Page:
Animal feed production in the EU is projected to fall this year, after small gains in 2015.
Compound feed production in the 28 countries of the European Union (EU-28) is estimated to have been 156.1 million metric tons (mmt) in 2015, just 0.2 percent more than the previous year (155.8 mmt), according to the European Feed Manufacturers’ Association (FEFAC).
Good harvests in the EU in 2015 and adequate supplies of oilseeds on the global market helped to keep feed costs generally lower than in 2014.
Feed for poultry was the largest segment of the EU market in 2015 at 52.7 mmt, representing an increase of 2 percent from the previous year. FEFAC attributed this to a 2.5 percent increase in poultry meat consumption across the region in 2015.
At 49.2 mmt, pig feed output was unchanged from the previous year. This was achieved despite an economic incentive for pig producers to use their own cereals, and resulted from the counterbalancing effects of falling pig prices with a 1 percent rise in EU pig meat output.
For cattle feed, the overall picture can mask contrasting fortunes across Europe regarding the effects of weather conditions on forage availability. For the EU-28, cattle feed production was down 1 percent in 2015 at an estimated 42.1mmt. The ending of milk quotas, therefore, has had little impact of compound feed requirements so far.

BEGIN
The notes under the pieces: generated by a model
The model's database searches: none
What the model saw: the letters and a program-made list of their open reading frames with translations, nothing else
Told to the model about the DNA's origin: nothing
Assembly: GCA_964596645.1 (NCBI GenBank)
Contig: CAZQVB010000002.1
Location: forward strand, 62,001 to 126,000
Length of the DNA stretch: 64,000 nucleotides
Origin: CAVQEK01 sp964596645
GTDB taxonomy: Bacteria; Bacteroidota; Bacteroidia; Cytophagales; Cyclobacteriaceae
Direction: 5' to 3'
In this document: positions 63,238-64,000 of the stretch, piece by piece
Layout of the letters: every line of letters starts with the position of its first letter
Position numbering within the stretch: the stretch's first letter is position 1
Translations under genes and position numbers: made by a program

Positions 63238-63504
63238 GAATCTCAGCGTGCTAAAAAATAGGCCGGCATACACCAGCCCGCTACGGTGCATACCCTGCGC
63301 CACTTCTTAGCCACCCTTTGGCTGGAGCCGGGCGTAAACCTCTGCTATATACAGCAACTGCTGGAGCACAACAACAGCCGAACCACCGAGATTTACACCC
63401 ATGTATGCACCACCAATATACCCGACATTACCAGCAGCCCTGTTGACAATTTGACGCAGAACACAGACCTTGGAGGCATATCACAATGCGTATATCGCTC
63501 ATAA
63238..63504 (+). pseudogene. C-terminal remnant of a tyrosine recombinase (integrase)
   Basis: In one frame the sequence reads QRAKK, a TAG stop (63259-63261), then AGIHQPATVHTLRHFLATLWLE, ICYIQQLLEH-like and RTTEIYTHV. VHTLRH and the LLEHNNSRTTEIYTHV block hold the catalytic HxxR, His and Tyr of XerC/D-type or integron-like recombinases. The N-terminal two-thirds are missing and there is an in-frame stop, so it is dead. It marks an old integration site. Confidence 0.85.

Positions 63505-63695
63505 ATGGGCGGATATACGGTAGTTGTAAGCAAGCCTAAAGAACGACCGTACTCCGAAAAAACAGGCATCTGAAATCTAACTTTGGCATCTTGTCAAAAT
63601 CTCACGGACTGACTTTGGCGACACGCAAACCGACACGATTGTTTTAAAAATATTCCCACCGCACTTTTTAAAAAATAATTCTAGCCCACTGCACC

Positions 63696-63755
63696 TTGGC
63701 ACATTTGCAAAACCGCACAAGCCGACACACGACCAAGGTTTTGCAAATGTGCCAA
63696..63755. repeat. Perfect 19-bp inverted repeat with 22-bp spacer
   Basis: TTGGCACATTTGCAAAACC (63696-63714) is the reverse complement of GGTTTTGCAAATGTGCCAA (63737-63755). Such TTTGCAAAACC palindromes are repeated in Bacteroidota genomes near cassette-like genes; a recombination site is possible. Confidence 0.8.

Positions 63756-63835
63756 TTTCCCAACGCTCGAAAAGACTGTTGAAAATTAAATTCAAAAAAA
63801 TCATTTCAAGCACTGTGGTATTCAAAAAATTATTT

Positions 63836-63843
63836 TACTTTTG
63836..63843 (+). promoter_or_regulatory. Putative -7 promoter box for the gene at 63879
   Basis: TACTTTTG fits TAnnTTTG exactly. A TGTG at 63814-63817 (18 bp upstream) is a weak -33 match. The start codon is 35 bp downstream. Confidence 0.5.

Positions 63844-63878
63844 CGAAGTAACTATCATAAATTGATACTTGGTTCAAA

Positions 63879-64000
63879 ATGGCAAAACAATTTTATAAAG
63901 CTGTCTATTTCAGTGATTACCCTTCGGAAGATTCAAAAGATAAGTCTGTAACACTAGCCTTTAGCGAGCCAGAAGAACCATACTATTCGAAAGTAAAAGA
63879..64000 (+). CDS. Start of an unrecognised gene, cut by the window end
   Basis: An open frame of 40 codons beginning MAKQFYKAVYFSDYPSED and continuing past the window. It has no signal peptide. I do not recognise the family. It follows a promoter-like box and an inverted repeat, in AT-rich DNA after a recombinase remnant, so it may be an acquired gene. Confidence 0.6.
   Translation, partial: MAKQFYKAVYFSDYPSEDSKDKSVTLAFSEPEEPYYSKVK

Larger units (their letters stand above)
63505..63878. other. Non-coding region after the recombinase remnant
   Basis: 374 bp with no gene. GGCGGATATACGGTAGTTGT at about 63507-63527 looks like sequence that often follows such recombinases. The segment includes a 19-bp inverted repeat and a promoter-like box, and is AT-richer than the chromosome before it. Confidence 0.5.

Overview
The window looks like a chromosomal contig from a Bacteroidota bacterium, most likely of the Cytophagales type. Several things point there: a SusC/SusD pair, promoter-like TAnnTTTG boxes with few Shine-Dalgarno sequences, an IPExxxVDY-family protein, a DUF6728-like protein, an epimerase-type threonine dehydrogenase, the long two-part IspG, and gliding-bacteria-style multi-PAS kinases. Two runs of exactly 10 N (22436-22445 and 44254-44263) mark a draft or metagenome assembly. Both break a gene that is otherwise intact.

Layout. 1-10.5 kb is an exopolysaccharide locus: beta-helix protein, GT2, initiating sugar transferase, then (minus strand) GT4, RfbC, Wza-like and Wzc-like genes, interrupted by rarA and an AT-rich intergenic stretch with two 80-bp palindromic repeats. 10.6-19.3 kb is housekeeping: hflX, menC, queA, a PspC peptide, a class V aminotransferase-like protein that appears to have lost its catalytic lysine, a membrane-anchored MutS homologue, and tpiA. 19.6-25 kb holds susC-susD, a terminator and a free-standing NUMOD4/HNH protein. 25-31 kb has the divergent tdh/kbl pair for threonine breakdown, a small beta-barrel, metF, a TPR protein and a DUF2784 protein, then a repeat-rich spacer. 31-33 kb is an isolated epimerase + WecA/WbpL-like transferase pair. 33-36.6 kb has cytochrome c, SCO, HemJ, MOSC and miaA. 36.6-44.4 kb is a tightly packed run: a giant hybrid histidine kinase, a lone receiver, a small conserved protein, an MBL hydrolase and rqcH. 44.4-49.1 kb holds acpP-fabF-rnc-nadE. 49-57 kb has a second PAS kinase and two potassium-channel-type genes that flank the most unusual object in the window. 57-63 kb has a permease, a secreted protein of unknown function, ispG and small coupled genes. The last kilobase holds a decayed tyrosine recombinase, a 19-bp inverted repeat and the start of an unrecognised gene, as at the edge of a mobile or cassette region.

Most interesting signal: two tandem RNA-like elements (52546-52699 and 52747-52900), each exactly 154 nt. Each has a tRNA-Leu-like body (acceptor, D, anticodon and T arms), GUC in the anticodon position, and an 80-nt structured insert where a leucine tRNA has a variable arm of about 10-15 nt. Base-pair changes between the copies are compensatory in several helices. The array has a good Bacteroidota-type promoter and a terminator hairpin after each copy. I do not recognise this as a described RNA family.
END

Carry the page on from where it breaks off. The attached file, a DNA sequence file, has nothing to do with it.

For individual countries, FEFAC data highlights Poland as having the highest annual expansion in compound feed output in 2015 of 4 percent, largely due to an increase in poultry meat production that has put the country at the top of the EU rankings for poultry meat output. Germany has strengthened its position as the region’s top compound feed producer. It and other countries at the top of the feed “league table” reported little change in output in 2015 compared with the year before.
Looking ahead to 2016, FEFAC market experts are somewhat pessimistic about industrial compound feed production in the EU. They forecast a continued rising trend for poultry feed but at a slower rate of 1 percent. Pig feed demand is likely to fall between 2 and 3 percent, reflecting a decline in pig meat output. With weather conditions in northern Europe so far favorable for forage production, a fall of 1 percent is predicted for cattle feed. These changes point to an overall 0.5 percent decrease in EU compound feed production in 2016 compared with 2015.
Several factors could affect these predictions, FEFAC warns. In terms of prices, a downward trend has been in place since 2013 but the recent drought in northeastern Brazil could adversely impact the 2016 soybean harvest.